BlackBerry Ltd. (NASDAQ:BBRY) reported fourth quarter profit that beat expectations for the sixth straight quarter. The company’s net loss fell to $47 million or 10 cents per share, from $238 million or 45 cents per share, a year earlier. On an adjusted basis, the company earned 4 cents per share while analysts had expected the company to break even.
Revenue fell nearly 38 percent to $286 million. On an adjusted basis, revenue was $297 million, higher than analysts’ average expectation of $289.3 million. Gross margin rose to 60.1 percent in the quarter from 43.3 percent the previous year. Operating expenses fell nearly 50 percent to $229 million.
The smartphone maker’s shift to the higher-margin software business appears to be paying off. BlackBerry surpassed its target of $640 million in software revenue for fiscal 2017. BlackBerry’s suite of security-focused software products includes a wide range of tools, including those that help companies track their employees’ mobile devices and computer operating systems for guided missiles.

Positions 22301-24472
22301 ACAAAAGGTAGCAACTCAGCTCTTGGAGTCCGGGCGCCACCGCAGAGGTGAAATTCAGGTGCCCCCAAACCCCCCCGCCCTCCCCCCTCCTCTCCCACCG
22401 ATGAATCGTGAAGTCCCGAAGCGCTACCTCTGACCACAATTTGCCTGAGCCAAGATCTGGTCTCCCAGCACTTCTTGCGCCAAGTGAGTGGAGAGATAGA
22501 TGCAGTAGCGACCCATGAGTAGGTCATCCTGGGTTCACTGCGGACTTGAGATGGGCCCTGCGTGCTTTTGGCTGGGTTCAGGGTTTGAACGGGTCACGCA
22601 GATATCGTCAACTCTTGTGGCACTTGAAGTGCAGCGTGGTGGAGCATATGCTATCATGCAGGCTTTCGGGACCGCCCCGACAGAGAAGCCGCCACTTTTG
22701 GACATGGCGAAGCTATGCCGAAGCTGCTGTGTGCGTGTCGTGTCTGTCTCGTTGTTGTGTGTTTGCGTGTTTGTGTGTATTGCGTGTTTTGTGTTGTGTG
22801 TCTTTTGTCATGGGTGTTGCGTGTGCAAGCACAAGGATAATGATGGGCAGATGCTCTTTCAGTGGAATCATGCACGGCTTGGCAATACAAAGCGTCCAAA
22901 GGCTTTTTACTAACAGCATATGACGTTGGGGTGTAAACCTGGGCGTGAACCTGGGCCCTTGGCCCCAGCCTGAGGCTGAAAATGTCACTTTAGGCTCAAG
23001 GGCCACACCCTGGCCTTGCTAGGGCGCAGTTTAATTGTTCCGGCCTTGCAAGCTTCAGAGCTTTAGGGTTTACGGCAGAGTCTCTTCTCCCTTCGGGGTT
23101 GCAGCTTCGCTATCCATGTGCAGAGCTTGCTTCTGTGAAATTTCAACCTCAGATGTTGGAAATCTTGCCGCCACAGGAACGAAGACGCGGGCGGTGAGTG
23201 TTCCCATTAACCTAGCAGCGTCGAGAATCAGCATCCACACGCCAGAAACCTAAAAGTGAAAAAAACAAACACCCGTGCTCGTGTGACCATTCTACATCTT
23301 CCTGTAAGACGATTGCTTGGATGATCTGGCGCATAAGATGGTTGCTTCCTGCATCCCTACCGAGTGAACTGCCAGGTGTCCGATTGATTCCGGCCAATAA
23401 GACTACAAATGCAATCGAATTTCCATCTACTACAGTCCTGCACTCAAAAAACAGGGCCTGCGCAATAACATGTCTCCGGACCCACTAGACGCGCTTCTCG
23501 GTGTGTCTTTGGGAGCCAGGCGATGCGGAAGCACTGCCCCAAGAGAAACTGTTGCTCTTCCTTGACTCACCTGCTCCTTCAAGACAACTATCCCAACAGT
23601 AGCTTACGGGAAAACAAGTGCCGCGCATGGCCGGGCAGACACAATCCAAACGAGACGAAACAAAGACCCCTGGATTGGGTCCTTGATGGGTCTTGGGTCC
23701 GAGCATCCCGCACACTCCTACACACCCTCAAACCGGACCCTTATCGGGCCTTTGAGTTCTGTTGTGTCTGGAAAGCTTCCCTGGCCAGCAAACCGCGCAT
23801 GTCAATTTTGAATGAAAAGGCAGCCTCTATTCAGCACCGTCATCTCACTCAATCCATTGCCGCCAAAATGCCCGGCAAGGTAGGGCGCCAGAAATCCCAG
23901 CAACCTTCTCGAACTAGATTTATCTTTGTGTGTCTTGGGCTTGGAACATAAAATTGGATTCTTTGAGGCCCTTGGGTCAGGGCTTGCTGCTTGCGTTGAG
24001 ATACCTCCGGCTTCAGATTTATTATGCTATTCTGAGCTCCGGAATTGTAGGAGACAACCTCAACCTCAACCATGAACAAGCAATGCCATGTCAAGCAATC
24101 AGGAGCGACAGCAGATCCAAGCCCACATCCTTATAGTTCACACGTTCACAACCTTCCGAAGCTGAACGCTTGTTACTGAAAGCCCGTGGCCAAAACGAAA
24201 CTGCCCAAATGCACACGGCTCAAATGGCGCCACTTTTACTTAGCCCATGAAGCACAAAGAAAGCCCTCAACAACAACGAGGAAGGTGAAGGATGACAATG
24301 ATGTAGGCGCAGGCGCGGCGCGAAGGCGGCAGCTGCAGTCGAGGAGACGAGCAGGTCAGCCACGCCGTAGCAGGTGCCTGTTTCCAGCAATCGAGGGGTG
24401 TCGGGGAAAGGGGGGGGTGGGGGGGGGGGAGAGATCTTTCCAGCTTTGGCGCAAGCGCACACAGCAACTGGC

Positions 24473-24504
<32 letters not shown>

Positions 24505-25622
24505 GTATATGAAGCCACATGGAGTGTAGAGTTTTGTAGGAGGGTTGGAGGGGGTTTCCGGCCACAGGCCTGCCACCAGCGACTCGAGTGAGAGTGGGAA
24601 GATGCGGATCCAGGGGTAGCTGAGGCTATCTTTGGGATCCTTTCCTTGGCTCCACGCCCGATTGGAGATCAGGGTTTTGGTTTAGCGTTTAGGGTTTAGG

Revenue from the software and services unit rose 12.2 percent year over year, rising to $193 million in the quarter ended Feb. 28. Enterprise customer orders increased 16 percent from the last quarter, rising to more than 3,500. BlackBerry sees 13 percent to 15 percent growth this fiscal year in software and services. CEO John Chen said in a statement, “Looking ahead to fiscal 2018, we expect to grow at or above the overall market in our software business.”
BlackBerry expects to achieve margins of 70 percent for fiscal 2018. The company also expects to be profitable for the second year in a row, on an adjusted basis. The company said that it would generate positive free cash flow in the year ending February 2018.
The report sent shares soaring more than 15 percent. BlackBerry’s shares on the Nasdaq were up 16 percent in morning trading. This rise was the most in 15 months.
BlackBerry has scrapped production of its once-iconic smartphones to focus on building its software business. The company outsourced the development of new BlackBerry-branded devices to Indonesia’s BB Merah Putih last year. It also signed similar deals with India-based Optiemus Infracom Ltd. and China’s TCL. Those moves won’t see dividends until the products start selling later this year.
The Canadian firm also has a partnership with Ford Motor Co. to develop autonomous driving software. Earlier this week, Ford agreed to hire 400 of BlackBerry’s mobile tech experts to work on its connected cars. Chen hopes to make similar deals in the future with other carmakers around the world.